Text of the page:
Stormblood‘s caution contributes to an even bigger problem, growing more significant with each expansion: Stormblood is a challenge for returning players and outright unwelcome to new players. The constant release of new patches means dozens of hours of back-content to churn through before arriving at Stormblood‘s beginning. For players that are trying to get their friends to join them, it’s an obstacle many won’t be willing to cross. Square Enix did start offering microtransactions to skip content and leveling in Stormblood, but that seems an unfair cost to expect from players.
These criticisms, while wholly valid, are negligible beyond circumstantial frustrations. The MMO remains worth experiencing, story and all, from level 1 through the expansions even for new players, and the lack of risks is ignorable so long as the content on-hand remains exceptional. However, these issues will continue to compound with each new risk-averse patch and expansion release. No one’s expecting another Calamity, but with such a talented team working on Final Fantasy 14 there must be some refreshing new ideas to be found.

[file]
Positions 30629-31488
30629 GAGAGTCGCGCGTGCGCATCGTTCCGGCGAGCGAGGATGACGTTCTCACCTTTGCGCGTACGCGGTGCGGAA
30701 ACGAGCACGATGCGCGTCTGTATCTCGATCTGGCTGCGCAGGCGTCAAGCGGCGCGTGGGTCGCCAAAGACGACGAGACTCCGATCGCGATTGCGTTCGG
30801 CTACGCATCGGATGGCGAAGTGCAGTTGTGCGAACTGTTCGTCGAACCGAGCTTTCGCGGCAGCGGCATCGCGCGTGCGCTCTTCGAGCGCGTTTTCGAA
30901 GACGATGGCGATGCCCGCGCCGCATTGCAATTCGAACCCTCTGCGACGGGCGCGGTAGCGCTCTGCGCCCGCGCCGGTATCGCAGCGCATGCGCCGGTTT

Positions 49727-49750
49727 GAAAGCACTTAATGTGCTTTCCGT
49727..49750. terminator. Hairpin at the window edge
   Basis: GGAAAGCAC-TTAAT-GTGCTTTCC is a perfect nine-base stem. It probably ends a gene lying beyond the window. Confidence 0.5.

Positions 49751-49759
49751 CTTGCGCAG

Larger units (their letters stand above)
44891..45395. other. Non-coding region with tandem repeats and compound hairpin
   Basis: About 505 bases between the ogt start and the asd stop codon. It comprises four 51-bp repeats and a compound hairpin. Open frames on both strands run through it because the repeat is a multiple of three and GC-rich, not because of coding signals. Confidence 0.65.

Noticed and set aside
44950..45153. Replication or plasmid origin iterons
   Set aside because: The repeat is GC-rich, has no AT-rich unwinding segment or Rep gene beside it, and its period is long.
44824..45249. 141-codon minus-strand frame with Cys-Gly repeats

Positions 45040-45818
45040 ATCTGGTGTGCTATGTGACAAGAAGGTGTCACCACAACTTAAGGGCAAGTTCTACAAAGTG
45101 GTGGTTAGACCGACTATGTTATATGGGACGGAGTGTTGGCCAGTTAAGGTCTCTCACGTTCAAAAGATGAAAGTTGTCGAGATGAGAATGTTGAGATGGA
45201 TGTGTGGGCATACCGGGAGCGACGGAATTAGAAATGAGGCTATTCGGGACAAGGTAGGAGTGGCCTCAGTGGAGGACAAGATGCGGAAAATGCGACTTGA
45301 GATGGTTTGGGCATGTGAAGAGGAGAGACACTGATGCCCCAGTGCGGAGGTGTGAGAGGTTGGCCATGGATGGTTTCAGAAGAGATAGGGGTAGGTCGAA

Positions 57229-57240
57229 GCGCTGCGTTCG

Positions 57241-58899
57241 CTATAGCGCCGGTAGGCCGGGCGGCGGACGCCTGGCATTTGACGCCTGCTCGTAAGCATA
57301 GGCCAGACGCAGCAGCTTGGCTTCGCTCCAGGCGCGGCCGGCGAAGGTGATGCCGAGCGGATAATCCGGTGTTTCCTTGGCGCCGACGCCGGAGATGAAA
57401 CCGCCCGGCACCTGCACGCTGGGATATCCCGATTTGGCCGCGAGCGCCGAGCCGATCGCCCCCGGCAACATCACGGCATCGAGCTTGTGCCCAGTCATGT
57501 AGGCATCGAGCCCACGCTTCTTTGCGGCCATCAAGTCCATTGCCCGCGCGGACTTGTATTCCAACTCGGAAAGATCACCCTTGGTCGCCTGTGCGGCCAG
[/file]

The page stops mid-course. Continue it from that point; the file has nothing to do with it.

With the release of the Stormblood expansion, Final Fantasy 14 remains one of the best MMOs on the market, and oddly enough it’s an MMO whose most compelling asset is a huge, dramatic story campaign that’s largely single-player. If all you did after purchasing Stormblood and resubscribing was play through the campaign and then unsubscribe, it would be well worth the endeavor. The stories of Lyse and Ala Mhigo, of Hien and Doma, and most of all of Zenos yae Galvus, are each incredibly compelling.
Beyond the story, there’s so much more exciting content to be found. Square Enix fills Stormblood with beautiful settings to explore and intriguing characters to meet. Kugane, one of the two new social hubs in Stormblood, may be the most visually impressive MMO city yet realized. Square Enix puts such wonderful detail into every facet of Final Fantasy 14 and each expansion seems that much better than what came before, and that’s not even delving into the social atmosphere of the MMO, which is overtly friendly and constantly entertaining.
Do yourself a favor and lose yourself in the world of Hydaelyn for a good month at the very least. You won’t regret it.
Final Fantasy 14: Stormblood is out now for PC, PS4, and Xbox One. Game Rant was provided a PC copy of Stormblood for this review.